still missing accommodation features.
Right now, the equity centre gives
out TTC tickets and tokens to students attending who need them to
attend equity events. Even with the
TTC’s plan to have single-use paper
Presto passes, Scott said it’s unclear
whether or not it will work for the
equity centre.
“I think with the new Presto system, there’s been so much confusion
about how it’s going to be accessible
when it’s actually rolling out, and
when it rolls out what it’s actually going to look like,” Scott said.
Scott added that a lot of students
fall in the low-income demographic,
and a Metropass is just not affordable
for them.
“We have issues with Toronto
continually being behind on low-income transit passes,” Scott said. “We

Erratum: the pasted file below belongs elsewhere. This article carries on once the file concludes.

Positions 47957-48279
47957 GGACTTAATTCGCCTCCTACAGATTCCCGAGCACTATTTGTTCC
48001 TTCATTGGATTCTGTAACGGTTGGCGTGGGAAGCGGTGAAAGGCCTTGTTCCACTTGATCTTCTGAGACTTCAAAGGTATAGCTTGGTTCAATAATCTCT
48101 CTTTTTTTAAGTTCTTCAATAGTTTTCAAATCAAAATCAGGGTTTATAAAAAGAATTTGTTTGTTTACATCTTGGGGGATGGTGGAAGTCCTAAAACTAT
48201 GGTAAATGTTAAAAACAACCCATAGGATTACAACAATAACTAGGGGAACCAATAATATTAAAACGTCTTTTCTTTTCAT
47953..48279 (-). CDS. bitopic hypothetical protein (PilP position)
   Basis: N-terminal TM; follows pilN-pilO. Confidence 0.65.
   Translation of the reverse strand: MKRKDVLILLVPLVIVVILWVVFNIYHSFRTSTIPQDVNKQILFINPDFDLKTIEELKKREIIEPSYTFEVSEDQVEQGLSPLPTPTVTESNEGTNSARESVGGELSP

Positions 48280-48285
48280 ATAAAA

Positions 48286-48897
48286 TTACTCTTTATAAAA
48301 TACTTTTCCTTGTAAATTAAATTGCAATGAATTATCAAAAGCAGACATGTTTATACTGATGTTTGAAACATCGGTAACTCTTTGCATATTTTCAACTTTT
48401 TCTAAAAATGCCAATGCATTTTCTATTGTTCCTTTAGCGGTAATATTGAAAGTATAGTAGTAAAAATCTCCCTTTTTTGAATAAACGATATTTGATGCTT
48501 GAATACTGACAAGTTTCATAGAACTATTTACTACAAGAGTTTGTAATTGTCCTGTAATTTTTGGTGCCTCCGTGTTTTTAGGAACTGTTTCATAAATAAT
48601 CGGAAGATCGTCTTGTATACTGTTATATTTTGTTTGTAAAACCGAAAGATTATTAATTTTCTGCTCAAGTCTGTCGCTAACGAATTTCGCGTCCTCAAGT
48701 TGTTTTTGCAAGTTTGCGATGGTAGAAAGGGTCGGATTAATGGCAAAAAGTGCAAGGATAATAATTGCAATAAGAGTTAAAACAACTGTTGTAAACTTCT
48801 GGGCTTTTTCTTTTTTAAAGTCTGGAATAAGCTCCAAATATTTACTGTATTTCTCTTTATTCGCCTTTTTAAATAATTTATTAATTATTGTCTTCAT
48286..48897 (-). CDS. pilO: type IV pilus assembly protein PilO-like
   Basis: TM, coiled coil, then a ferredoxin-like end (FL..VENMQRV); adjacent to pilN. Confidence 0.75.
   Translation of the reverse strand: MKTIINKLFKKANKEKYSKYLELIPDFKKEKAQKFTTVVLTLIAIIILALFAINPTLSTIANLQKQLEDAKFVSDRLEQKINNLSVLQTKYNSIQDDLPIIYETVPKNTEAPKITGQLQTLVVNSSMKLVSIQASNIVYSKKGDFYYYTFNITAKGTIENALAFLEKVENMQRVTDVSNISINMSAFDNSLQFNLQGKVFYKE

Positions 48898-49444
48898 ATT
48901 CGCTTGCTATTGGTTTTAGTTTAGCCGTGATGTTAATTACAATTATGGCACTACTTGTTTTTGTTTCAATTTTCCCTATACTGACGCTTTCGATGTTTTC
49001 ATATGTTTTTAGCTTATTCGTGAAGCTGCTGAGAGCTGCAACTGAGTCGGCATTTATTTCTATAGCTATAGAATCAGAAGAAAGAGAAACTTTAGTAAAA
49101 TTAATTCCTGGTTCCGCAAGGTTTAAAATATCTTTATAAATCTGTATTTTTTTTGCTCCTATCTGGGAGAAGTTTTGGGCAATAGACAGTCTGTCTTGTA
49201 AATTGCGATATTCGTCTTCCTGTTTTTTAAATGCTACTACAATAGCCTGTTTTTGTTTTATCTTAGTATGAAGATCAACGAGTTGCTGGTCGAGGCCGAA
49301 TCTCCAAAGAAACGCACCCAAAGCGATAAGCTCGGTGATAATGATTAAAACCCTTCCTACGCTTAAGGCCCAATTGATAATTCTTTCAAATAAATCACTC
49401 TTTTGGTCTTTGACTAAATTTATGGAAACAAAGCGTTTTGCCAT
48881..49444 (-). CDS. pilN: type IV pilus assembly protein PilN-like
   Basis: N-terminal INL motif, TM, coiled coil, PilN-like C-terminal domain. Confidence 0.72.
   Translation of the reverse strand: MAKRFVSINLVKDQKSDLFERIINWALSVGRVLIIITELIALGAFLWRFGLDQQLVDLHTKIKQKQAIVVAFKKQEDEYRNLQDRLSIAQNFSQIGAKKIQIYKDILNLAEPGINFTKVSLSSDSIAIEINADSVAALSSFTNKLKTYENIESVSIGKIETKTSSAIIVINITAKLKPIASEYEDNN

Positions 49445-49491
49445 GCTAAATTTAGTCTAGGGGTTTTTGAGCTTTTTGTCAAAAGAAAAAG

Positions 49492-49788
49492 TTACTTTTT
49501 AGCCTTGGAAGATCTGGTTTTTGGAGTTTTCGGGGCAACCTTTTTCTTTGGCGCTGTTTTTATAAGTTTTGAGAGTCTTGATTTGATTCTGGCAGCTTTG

also have students who are scheduling their classes on certain days rather

Presto is taking over the TTC.

than travelling to campus for a fourth
or fifth day every week.”
Scott said that students suffer from
poverty as much as anyone else, and
with 80 per cent of Ryerson students
being commuters, they must be accommodated.
Wong-Tam added that she be-


lieves a more equitable fare system is
possible for TTC users who are more
vulnerable, such as students, the under-employed and the unemployed.
“No one is asking for free TTC service, they’re saying reduce the price so
my family and I can actually afford it.
That’s what they’re saying. Logical.”



Wednesday, Sept. 28, 2016

Fucking up and owning up
Last week, The Eyeopener ran a story condemning our beloved campus pub, The Ram in the Rye, for
falsely labeling its quinoa burger as
When our issue was published